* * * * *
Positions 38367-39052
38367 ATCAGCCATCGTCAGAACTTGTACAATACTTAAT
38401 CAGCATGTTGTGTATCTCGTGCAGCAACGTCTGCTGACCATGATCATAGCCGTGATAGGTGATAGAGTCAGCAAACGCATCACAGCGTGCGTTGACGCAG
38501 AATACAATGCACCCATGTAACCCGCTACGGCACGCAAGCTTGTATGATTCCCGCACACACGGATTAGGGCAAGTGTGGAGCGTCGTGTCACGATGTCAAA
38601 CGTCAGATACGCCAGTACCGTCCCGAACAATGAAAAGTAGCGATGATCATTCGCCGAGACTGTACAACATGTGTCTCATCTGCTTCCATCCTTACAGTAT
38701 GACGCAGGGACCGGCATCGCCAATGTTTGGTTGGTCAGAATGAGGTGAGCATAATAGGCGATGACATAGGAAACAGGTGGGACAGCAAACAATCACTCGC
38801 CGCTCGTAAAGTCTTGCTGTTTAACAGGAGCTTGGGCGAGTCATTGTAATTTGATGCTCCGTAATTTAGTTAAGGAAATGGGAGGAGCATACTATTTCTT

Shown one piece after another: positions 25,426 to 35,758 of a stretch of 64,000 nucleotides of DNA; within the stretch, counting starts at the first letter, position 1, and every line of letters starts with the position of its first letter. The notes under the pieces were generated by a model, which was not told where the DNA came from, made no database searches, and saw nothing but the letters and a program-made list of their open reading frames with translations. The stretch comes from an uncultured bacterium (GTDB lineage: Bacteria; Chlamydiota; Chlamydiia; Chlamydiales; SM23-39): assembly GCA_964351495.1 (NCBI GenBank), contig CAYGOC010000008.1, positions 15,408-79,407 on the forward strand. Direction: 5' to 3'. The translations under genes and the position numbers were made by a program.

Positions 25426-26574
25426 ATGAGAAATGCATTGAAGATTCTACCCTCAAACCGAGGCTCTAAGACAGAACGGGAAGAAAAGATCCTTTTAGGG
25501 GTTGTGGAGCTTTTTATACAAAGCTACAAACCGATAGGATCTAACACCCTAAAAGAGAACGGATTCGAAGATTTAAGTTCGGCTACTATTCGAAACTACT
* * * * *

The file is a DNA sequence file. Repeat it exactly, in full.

Positions 38367-39052
38367 ATCAGCCATCGTCAGAACTTGTACAATACTTAAT
38401 CAGCATGTTGTGTATCTCGTGCAGCAACGTCTGCTGACCATGATCATAGCCGTGATAGGTGATAGAGTCAGCAAACGCATCACAGCGTGCGTTGACGCAG
38501 AATACAATGCACCCATGTAACCCGCTACGGCACGCAAGCTTGTATGATTCCCGCACACACGGATTAGGGCAAGTGTGGAGCGTCGTGTCACGATGTCAAA
38601 CGTCAGATACGCCAGTACCGTCCCGAACAATGAAAAGTAGCGATGATCATTCGCCGAGACTGTACAACATGTGTCTCATCTGCTTCCATCCTTACAGTAT
38701 GACGCAGGGACCGGCATCGCCAATGTTTGGTTGGTCAGAATGAGGTGAGCATAATAGGCGATGACATAGGAAACAGGTGGGACAGCAAACAATCACTCGC
38801 CGCTCGTAAAGTCTTGCTGTTTAACAGGAGCTTGGGCGAGTCATTGTAATTTGATGCTCCGTAATTTAGTTAAGGAAATGGGAGGAGCATACTATTTCTT

Shown one piece after another: positions 25,426 to 35,758 of a stretch of 64,000 nucleotides of DNA; within the stretch, counting starts at the first letter, position 1, and every line of letters starts with the position of its first letter. The notes under the pieces were generated by a model, which was not told where the DNA came from, made no database searches, and saw nothing but the letters and a program-made list of their open reading frames with translations. The stretch comes from an uncultured bacterium (GTDB lineage: Bacteria; Chlamydiota; Chlamydiia; Chlamydiales; SM23-39): assembly GCA_964351495.1 (NCBI GenBank), contig CAYGOC010000008.1, positions 15,408-79,407 on the forward strand. Direction: 5' to 3'. The translations under genes and the position numbers were made by a program.

Positions 25426-26574
25426 ATGAGAAATGCATTGAAGATTCTACCCTCAAACCGAGGCTCTAAGACAGAACGGGAAGAAAAGATCCTTTTAGGG
25501 GTTGTGGAGCTTTTTATACAAAGCTACAAACCGATAGGATCTAACACCCTAAAAGAGAACGGATTCGAAGATTTAAGTTCGGCTACTATTCGAAACTACT